Björk: Icons of Pop Music

Hope Chernesky

Nicola Dibben sets up her novel “Björk: Icons of Pop Music” by laying out how she plans to analyze Björk Guðmundsdóttir, her life, and her work, but it ends up feeling more like a dissection; taking apart her past, her childhood, her nationality, and, most notably, her music to understand how she works. In this sort of reverse engineering, however, Dibben’s writing still manages to feel human, the text radiating her respect and admiration for Björk as an artist and creative, no matter if her analysis is praising or critiquing her. The book focuses on the differences between Björk’s early work in a band setting and her more-relevant work as a solo artist, showing her evolution as an artist. Every chapter ends with a section summary, Dibben detailing in her own words the big ideas of that chapter and how it relates to her overall argument and thesis. This consistent rephrasing is a great help in putting endless examples, references, history and music lessons into context and in easier terms to understand.

Dibben sets up her analysis through 5 distinct sections of influences on Björk’s art; Nationality, Nature, Technology, Sound, and Emotion, then wrapping them up with a section on how Björk’s art has had an effect on the world as a whole. She describes how her Icelandic heritage influenced her musical ideas sonically and lyrically, and how the political climate in Iceland during her younger years influenced her to join the punk scene. Nature as a role can be seen visually in music videos, but also helps in Björk’s writing process, many of her songs emerging on walks through nature. While Björk prioritizes nature, she also loves to unify the natural and the mechanical by using technology to highlight or imitate nature. At multiple points, she uses direct quotes from Björk on her processes, inspirations, and motivations, providing a helpful perspective on such enigmatic work.

Björk is a very young artist for such a dissection, as is noted by Dibben in the introduction to her book, but there is no lack of material in writing about her and her art. Dibben writes a narrative of how all of Björk’s work can be unified with the 5 concepts she covers, and not only that, but how Björk’s work in general is about unity; “…techno and acoustic, modern and roots, man and woman, symphonic and rhythmic, sound and vision, words and music…” (119). This is a direct quote from Björk, but perfectly encapsulates Dibben’s narrative and thesis.

The biggest issue with this book as a whole is the lack of accessibility at times. It is a slow read, 200 pages feeling like more because of the specificity and density of the contents. The author takes extensive time to dissect Björk’s music, entire pages devoted to certain lyrics, musical moments, and pieces of sheet music. This sort of analysis isn’t the most accessible, especially to those that have no musical background, but could also be a welcome attention to detail to readers who do have that background. This is a book for musicians and those who have backgrounds in art studies, not the general public, but could still be interesting to someone who doesn’t necessarily understand every single reference and term used. Other issues include a lack of attention to Björk’s identity as a woman and how that affects her art, something overly present in her work. Other reviews note this issue as well: In Elise O. Takehana’s Review of Nicola Dibben, Bjork, she states “Dibben argues that Björk is in a state of transition where she faces the difficulties of wanting to avoid political diatribes and revolutionary or feministic rhetoric despite her disappointment in the stagnation many social and political problems face. This division between political conflict and utopianism forms the silent undercurrent that Dibben allows to surface only briefly with minor discussions of Björk’s relationship with feminism and globalism” (Takehana 7).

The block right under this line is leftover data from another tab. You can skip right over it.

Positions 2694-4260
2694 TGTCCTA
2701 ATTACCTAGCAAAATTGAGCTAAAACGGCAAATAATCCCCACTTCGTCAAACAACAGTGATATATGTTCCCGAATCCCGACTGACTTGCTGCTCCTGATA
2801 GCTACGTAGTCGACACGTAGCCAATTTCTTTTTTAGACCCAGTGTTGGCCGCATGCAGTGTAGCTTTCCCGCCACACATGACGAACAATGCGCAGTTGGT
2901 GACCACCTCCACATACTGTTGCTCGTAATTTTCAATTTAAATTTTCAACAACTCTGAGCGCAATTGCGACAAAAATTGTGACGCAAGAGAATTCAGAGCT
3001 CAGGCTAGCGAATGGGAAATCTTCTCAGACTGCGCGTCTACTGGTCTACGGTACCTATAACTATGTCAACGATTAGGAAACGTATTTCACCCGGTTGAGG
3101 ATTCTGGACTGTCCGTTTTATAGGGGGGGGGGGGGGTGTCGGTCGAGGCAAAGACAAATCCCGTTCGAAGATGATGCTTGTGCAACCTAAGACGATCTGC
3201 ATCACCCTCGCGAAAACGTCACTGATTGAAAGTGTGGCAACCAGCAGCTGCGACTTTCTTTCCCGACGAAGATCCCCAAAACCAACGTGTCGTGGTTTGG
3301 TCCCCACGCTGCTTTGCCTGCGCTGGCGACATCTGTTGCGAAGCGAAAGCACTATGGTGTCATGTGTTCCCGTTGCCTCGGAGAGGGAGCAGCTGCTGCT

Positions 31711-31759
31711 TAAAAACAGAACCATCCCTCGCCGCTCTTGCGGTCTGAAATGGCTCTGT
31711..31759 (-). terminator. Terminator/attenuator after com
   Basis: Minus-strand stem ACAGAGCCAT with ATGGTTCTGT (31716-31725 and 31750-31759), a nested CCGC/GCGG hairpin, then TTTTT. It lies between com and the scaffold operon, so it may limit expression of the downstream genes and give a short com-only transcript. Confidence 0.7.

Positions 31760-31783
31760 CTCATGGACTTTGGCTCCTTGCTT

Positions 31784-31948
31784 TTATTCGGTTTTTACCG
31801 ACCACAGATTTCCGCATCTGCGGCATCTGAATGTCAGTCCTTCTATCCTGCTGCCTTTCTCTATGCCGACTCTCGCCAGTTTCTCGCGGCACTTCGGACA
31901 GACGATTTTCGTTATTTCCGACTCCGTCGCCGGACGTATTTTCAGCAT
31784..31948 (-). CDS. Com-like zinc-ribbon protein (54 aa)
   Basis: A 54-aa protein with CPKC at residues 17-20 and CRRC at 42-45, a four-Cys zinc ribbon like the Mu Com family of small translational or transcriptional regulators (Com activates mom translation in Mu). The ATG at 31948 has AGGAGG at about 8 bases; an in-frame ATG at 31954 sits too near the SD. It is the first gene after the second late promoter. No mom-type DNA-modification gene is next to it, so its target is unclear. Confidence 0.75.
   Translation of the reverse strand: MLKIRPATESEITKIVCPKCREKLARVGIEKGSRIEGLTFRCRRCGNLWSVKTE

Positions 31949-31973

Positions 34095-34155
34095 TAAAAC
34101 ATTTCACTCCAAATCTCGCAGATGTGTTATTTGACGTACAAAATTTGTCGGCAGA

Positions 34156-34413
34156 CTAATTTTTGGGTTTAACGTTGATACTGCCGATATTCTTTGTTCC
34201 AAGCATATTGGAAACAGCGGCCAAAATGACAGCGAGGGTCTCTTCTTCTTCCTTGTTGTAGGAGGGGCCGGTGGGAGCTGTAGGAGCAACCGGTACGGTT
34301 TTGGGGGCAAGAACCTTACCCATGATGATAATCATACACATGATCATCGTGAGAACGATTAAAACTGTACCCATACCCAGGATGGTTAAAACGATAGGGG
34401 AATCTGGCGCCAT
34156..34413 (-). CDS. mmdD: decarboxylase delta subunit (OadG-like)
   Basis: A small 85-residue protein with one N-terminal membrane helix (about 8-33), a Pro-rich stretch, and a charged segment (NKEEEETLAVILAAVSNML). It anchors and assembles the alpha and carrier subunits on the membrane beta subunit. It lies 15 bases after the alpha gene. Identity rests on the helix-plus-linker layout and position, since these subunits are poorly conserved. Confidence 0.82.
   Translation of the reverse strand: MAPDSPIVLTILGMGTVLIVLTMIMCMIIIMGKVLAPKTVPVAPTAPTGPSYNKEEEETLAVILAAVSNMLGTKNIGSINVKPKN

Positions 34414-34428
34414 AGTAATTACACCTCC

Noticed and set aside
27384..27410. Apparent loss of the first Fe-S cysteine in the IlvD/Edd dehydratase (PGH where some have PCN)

It is important to note that this book was released in 2009, and Björk has released 4 albums since then. Her most recent work, Fossora, focuses on her role as a mother, a sexual being, and the pain from her complicated divorce and custody battle. This continues the themes Dibben analyzed in her other works, specifically art as an emotional outlet and storytelling vehicle. Overall, this work perfectly encapsulates the enigmatic, yet accessible work and life of Björk, enjoyable for any reader, but especially for those in the music industry. One can only hope Nicola decides to write about the last few decades of Björk’s life at some point as well.